Cotton masks stand test of time, study says

'That cotton mask that you have been washing, drying and reusing? Don’t throw it away.'

Dave Yasvinski 4 minute read September 13, 2021
cotton masks covid

Cotton masks continue to protect against COVID, even after many cycles of washing and drying.

They may no longer look pretty at this point in the pandemic, but a new study has found reusable cotton masks can take a licking and keep on ticking.

The research, published in the journal Aerosol and Air Quality Research, says that while cotton coverups aren’t as effective at filtering out viral particles as their surgical counterparts, a year’s worth of washing and drying does not diminish their effectiveness. With an estimated 7,200 tons of medical waste generated every day since the start of the pandemic — the majority in the form of disposal masks — that’s a shiny silver lining for a planet that’s grown accustomed to storm clouds.

“It’s good news for sustainability,” said Marina Vance, lead author of the study and an assistant professor in the Paul M. Rady Department of Mechanical Engineering at the University of Colorado Boulder. “That cotton mask that you have been washing, drying and reusing? It’s probably still fine — don’t throw it away.”

Vance, who is also a faculty member in the school’s environmental engineering program, jumped at the opportunity to team up with scientists from the National Renewable Energy Laboratory (NREL) who were testing the longevity of the masks that have become a pervasive part of everyday life. “We were really bothered during the beginning of the pandemic, when going out on a hike or going downtown, and seeing all these disposable masks littering the environment,” she said.

The team delved into the durability of the masks by creating a series of double-layered cotton squares and washing and drying them up to 52 times — the equivalent of once a week for a year — and analyzing their effectiveness every seven cycles. They did not test the masks on real people but subjected them to real-world situations by mounting the squares on the end of a steel funnel that allowed them to control the flow of particles in the air and alter humidity and temperature levels to simulate the effect of breathing.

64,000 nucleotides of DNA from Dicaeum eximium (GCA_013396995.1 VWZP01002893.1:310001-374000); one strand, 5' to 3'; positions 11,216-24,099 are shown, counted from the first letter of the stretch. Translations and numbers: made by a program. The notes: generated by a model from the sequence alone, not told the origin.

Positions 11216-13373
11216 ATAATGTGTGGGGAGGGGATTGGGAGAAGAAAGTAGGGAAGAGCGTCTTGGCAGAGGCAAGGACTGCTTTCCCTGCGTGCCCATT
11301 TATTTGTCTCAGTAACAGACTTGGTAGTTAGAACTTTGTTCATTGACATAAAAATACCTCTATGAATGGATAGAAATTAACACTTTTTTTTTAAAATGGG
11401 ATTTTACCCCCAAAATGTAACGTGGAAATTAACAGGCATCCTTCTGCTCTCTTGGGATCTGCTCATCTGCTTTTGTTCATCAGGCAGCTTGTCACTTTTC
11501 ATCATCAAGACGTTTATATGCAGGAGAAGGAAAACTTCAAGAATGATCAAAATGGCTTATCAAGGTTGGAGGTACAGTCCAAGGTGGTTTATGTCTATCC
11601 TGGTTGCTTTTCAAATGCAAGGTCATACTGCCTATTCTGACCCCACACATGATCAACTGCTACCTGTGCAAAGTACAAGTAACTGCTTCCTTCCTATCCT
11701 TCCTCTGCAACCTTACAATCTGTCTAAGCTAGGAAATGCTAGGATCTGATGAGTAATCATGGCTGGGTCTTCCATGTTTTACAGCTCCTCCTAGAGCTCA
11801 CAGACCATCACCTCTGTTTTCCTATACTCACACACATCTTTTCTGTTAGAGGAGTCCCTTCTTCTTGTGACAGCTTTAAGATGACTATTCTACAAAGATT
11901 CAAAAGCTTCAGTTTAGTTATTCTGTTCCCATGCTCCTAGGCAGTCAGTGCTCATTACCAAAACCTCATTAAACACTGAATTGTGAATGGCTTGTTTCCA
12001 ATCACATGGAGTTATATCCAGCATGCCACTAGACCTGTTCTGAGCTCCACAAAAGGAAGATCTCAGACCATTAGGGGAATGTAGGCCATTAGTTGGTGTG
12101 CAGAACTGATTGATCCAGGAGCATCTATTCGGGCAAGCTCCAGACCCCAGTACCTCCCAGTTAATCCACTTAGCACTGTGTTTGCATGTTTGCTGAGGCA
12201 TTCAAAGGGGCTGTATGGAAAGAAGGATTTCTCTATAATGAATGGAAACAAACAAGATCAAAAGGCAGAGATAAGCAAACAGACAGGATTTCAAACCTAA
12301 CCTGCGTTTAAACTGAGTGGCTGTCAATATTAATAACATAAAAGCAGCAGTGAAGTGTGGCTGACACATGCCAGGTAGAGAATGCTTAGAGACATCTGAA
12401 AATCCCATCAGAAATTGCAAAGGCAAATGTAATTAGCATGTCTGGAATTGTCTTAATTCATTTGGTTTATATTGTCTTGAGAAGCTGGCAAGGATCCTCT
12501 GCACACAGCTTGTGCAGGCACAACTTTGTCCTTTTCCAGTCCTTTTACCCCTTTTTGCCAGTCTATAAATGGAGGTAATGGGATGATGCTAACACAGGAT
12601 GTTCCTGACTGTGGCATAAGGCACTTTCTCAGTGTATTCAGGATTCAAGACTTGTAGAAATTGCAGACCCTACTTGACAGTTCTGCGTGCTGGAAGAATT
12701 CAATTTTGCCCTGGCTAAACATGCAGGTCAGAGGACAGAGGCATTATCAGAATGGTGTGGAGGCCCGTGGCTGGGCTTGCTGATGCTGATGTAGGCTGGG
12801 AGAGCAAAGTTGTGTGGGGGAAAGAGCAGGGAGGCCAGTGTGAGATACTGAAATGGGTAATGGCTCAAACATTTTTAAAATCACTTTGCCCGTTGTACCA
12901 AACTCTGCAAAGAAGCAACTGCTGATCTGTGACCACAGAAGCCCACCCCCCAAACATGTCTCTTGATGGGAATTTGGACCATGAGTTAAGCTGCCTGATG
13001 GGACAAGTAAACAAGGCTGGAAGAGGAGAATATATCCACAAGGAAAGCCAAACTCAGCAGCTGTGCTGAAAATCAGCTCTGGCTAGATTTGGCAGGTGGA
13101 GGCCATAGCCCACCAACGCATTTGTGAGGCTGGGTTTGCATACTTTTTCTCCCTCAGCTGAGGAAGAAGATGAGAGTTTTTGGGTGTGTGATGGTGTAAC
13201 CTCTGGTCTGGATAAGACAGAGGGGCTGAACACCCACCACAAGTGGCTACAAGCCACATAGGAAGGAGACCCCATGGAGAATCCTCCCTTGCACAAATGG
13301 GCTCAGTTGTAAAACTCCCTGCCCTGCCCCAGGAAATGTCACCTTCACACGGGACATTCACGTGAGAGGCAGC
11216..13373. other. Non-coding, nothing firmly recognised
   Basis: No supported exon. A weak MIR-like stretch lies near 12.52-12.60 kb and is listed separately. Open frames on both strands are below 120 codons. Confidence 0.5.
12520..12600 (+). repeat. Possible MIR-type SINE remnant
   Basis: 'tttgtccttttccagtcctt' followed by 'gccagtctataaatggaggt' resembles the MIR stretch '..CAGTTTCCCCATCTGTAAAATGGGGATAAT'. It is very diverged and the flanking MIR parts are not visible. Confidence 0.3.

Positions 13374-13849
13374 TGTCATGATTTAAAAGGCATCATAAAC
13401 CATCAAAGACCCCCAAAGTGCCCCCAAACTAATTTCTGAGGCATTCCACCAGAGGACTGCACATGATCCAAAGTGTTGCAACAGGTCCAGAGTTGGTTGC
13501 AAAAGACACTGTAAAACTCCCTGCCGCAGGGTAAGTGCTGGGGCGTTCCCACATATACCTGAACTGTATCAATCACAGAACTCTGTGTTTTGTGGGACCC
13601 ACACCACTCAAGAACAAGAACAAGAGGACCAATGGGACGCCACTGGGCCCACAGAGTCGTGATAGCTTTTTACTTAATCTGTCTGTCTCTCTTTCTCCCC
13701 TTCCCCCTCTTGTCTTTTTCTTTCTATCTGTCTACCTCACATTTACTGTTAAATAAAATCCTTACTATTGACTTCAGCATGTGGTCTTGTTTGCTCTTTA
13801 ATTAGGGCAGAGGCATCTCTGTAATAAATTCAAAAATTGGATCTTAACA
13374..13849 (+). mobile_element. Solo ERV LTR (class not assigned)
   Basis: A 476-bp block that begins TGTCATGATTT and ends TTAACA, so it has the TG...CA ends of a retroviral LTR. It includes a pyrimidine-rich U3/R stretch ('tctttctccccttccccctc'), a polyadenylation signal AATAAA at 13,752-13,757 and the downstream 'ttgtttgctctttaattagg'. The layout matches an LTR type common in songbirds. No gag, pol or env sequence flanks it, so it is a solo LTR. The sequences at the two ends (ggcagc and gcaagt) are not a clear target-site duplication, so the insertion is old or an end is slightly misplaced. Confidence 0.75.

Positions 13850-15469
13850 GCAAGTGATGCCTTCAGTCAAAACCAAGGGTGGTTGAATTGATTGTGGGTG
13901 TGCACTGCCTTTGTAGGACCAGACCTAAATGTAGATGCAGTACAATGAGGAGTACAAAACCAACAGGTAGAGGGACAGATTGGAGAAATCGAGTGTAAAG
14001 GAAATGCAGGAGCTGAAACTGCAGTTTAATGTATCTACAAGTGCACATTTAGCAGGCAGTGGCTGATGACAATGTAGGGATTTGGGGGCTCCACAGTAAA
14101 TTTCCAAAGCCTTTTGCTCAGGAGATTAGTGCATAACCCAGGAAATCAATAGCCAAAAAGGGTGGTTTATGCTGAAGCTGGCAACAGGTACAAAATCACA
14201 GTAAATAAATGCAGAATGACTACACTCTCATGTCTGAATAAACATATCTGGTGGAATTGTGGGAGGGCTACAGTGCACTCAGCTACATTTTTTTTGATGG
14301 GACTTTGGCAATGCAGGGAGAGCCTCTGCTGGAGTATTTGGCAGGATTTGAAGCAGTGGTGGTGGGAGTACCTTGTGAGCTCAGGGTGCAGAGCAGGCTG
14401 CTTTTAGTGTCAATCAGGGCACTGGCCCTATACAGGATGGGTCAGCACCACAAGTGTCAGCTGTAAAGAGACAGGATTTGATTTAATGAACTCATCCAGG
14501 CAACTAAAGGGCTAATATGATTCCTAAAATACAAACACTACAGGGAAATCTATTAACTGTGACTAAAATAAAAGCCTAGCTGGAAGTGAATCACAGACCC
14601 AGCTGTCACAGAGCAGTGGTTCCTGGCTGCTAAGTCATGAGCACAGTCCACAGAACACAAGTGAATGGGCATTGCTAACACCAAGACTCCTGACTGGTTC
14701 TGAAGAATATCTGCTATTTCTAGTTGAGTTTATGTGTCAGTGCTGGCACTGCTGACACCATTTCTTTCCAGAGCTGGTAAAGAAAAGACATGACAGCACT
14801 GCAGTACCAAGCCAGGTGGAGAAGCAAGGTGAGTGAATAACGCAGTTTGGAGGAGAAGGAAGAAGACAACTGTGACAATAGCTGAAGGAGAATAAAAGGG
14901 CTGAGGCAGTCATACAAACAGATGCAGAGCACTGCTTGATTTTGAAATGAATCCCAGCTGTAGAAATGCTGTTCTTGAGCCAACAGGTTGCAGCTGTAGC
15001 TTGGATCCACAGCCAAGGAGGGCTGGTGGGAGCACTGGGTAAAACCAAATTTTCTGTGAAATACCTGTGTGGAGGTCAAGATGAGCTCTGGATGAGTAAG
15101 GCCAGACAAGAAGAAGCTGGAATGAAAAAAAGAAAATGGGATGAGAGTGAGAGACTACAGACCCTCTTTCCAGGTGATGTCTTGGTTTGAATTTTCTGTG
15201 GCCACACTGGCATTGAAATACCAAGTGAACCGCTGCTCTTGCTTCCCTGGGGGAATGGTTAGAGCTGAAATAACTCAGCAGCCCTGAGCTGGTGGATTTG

While the cotton fibers began to degrade after repeated cycles, researchers found this wear and tear did not significantly diminish the fabric’s filtration ability. The only detectable difference was an increase in inhalation resistance, meaning the masks gradually became more difficult to breathe through over the course of study.

The fit of the mask was of key importance to its ability to guard against airborne particles and remain effective over time, according to the study. Previous work has found a poorly fitted mask can let as many as 50 per cent of airborne particles — including the virus — in and out. “We’re assuming there are no gaps between the mask material and the person’s face,” Vance said.

In terms of protecting the person wearing the mask, the study found reusable cotton filtered out up to 23 per cent of the smallest particles (0.3 microns) on which the COVID-19 virus can travel from being inhaled. Bandanas were even less effective, preventing just nine per cent of these particles from passing through.

Surgical masks, on the other hand, filtered out between 42 and 88 per cent of particles, with KN95 and N95 masks in particular stopping 83 to 99 per cent of particles. Using cotton on top of a surgical mask resulted in 40 per cent filtration effectiveness.

Although the benefits of making a surgical selection over a cotton coverup appear clear, Vance said there are other factors — including comfort, affordability and reusability — that factor into the decision. “I think the best mask might be the one that you’re actually going to wear,” she said. “And that is going to fit snugly against your face without being too uncomfortable.”

Dave Yasvinski is a writer with Healthing.ca